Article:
It is shown that the performance of ELPGV is greatly affected by the method similarity, which is consistent with Granitto et al. [53] who concludes diverse basic methods is an essential characteristic of a good ensemble method. Therefore, one way to improve the performance of ELPGV is to increase the diversity of basic methods. For example, BayesB, BayesCπ and BayesR [54] are working well for major-effect QTL method, they often performed similar prediction abilities, so integrating them would not enhance the predictive ability of ELPGV too much; similarly, rrBLUP [55] is theoretically quite similar to GBLUP, both are based on polygenic method, it would not substantially increase the predictive ability by integrating them together.

We have proposed ELPGV method for optimizing the parameters, which greatly improves the precise of parameter estimates. It's versatility to allow for different and more complex criterion to be maximized. However, it still has room to improve, for example, combining DE or PSO with other optimization algorithms to form a better hybrid algorithm [46], or using other ensemble strategies, such as sequence integration methods such as boosting method [56].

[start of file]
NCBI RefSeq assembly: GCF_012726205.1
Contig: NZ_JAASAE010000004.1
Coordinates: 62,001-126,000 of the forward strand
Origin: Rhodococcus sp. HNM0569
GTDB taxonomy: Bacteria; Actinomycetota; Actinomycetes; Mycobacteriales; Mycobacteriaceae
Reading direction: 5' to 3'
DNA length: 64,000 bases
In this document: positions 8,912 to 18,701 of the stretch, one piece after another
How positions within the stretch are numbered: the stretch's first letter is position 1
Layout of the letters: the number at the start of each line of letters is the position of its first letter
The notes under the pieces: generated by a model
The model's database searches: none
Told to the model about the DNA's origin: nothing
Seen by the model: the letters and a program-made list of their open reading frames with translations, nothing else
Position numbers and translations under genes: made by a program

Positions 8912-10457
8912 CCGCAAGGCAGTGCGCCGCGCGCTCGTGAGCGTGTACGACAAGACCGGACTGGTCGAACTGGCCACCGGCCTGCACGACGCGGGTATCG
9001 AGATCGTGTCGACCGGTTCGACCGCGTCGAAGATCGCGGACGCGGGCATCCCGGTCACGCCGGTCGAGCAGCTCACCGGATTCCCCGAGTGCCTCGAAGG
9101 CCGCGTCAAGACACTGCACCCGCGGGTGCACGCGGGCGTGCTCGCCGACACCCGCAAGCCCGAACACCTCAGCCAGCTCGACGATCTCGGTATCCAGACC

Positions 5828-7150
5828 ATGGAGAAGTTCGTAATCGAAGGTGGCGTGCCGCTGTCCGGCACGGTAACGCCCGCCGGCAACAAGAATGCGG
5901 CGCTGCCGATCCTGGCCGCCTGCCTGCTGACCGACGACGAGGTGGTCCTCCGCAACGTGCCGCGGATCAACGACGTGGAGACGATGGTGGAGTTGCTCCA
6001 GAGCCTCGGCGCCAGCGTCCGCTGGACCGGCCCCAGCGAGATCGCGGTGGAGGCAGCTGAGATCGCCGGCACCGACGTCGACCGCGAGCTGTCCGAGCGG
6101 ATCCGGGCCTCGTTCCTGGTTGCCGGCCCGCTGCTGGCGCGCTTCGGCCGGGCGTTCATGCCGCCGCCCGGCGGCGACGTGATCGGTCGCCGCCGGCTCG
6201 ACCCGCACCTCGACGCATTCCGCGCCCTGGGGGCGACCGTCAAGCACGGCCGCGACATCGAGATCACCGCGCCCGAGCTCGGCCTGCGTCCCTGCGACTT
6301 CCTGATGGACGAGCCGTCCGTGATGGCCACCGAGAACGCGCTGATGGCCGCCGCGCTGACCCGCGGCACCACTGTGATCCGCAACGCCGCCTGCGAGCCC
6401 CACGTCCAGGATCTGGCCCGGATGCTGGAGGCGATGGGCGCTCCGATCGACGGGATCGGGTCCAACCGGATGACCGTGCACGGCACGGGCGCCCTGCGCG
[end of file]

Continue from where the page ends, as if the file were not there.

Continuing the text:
## Conclusions

We have presented an ensemble learning method, ELPGV, to predict genetic values. The key feature of ELPGV is that it assembles predictions of other basic methods into more accurate predictions. ELPGV is able to integrate the merit of each method together to produce significantly higher predictive ability than any basic methods and it is simple to implement, which uses only the predictions of basic methods as input without using genotype data. Therefore, ELPGV requires quite few computers RAM and can complete task even with PC computer; furthermore, ELPGV is computationally fast, which takes only several minutes to complete the assembling for tens thousands of individuals and is promising for wide application in genetic predictions.

## Availability of data and materials